EU employers are ready to switch gear and accelerate the roll-out of the green and digital transitions, writes Stefano Mallia.
Stefano Mallia is the president of the Employers’ Group in the European Economic and Social Committee (EESC).
Climate neutrality and digital leadership will not be an easy task for Europe. The transformative agenda of the European Green Deal is as demanding as it is compelling. Some CEOs perceive it as a Herculean task.
We are ready to take up the challenge and fully support the 55% reduction target by 2030, endorsed by the European Council last week. This however must be coupled with an enabling policy framework to ensure competitiveness and industrial transformation.
It is clear that decarbonising the industry will load energy intensive companies (such as steel, cement and the chemical sectors) with high-energy costs while simultaneously imposing a massive structural change on the industrial, transport and energy sectors, risking an economic disadvantage in a competitive global market.
But it can be achieved if the EU’s overarching climate policy objective is balanced with an ambitious industrial strategy that boosts competitiveness – and an equally ambitious energy policy designed to ensure long-term energy security and affordability.
There is no doubt that the updated industrial strategy which the Commission is expected to deliver early next year, must align major strands of energy politics and industrial competitiveness.
To preserve competitiveness, we need a comprehensive energy turnaround, providing security of supply for businesses and households, without pushing up prices, while increasing both network connectivity and storage capacity. Hydrogen has to play a key role in this process and relevant applications need to be developed as a priority.
At the same time, digital solutions are indispensable to empower progress towards the Green Deal’s goals. They contribute to smart energy distribution, advanced mobility solutions and enable carbon tracking and monitoring.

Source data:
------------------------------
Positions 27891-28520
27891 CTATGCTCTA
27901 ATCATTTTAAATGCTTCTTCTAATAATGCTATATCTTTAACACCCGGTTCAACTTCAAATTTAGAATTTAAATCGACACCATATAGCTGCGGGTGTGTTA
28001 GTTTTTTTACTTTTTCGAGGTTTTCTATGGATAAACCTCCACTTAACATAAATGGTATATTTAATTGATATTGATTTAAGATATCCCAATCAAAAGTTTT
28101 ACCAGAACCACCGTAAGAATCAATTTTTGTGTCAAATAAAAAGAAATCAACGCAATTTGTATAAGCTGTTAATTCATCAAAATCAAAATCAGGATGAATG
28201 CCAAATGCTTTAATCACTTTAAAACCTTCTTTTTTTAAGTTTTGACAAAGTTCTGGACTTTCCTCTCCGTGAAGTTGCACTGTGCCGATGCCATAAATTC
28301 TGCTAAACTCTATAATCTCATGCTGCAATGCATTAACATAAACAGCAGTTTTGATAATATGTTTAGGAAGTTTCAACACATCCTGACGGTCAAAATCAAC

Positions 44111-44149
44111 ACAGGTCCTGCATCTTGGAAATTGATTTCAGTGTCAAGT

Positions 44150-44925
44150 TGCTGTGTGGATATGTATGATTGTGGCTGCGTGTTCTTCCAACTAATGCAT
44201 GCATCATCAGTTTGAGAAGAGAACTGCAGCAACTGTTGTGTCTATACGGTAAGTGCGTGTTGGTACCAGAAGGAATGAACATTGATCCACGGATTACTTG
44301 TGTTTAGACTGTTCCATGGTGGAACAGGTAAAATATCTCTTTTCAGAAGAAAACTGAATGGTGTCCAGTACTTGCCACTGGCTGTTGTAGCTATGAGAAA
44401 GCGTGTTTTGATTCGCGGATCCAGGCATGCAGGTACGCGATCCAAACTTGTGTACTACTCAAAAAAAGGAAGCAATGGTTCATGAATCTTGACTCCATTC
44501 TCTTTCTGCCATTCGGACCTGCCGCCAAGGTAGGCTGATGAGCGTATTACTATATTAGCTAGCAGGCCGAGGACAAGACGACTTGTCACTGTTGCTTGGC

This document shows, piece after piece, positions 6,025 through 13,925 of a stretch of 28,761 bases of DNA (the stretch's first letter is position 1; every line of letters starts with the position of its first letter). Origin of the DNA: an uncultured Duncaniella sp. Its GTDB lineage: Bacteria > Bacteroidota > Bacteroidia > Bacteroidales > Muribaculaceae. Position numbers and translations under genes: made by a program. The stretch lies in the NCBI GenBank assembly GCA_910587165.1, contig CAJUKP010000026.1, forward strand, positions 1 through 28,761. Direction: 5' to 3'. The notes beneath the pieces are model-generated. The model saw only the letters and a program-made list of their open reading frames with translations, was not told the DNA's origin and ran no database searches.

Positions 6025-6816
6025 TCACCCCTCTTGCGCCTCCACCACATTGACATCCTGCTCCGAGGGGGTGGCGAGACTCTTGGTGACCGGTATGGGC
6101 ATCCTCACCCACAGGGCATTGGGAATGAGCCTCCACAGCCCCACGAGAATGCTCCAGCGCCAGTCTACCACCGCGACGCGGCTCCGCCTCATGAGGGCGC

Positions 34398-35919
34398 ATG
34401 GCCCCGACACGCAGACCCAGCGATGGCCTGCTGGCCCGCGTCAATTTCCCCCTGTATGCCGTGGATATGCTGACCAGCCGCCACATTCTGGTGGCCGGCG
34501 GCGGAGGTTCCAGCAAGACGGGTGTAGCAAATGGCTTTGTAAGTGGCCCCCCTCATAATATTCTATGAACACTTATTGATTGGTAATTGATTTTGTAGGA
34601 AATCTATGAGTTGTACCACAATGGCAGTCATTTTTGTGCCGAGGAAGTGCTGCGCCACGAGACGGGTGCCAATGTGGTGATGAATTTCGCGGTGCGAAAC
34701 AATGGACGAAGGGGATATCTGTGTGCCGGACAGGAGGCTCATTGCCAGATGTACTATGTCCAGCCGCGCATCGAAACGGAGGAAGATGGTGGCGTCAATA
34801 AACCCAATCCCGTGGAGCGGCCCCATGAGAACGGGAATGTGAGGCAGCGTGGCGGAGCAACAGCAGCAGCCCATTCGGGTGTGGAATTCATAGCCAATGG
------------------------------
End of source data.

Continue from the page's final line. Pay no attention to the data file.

As Europe is lagging behind in digital development and high-speed connectivity, a ‘Digital Deal’ for Europe is needed and must be given equal attention and strategic weight to the Green transition, to ensure the twin transitions occur in tandem.
We are of the firm belief that European companies have the research capacity and the technological solutions to help our continent become a leading independent actor in the digital field. However, there is a missing parameter in the equation and this is investment.
The EU Recovery Package will provide comprehensive public financial support, which must be aligned with private funding if we want to make sure we create the right conditions for a successful reconstruction.
But that might require the development of new models of cooperation and industrial alliances to ‘future-proof’ our economies and re-shape production processes through concerted efforts between businesses, national governments, regions and EU institutions.
Let’s not shy away from acknowledging the fact that the world is currently in the process of moving from trade wars to techno-political wars. It is therefore imperative that the EU becomes autonomous in the development of a European data infrastructure and new digital technologies.
Between China and the United States, the EU must stand on its own and invest in the technology of the next generation.
The EU has no other alternative than to develop its own vision and strategy for digital sovereignty, while remaining open to free trade and supporting the multilateral system. Strategically it must focus on getting its infrastructure, cybersecurity, cloud, key enabling technology and data in place and convince global partners through the quality of its standards and products.
Companies’ uncertainty on how to use their data, partly because of an unclear scope of data protection regulation is a hindrance for innovation. We need better and clearer regulatory frameworks, also for data and new technologies.
Finally, it is important to underline once again that our SMEs are the backbone of the EU’s economy and will remain so with a sustainable economic growth agenda. Improving their connectivity and digitalisation infrastructure, including skills, AI and the use of new technologies will be crucial.
If no one must be left behind, then there must be no gap between larger firms that have the resources to invest in and adopt digital technologies and the smaller firms that don’t have their own means to do this.
The road ahead is complex and paved with challenges, but we have no other alternative than to accelerate our pace in the dual race of becoming a leader not only on climate action, but also on digital action.
If we want other countries to adopt the European digital model, instead of the one offered by the US or China, we must develop one that is truly sustainable and economically successful.
We have to realise that we are at a critical juncture. Failure to take the necessary actions now will have deep and long-lasting repercussions on Europe’s role in shaping the global future. Failure on this front is not an option.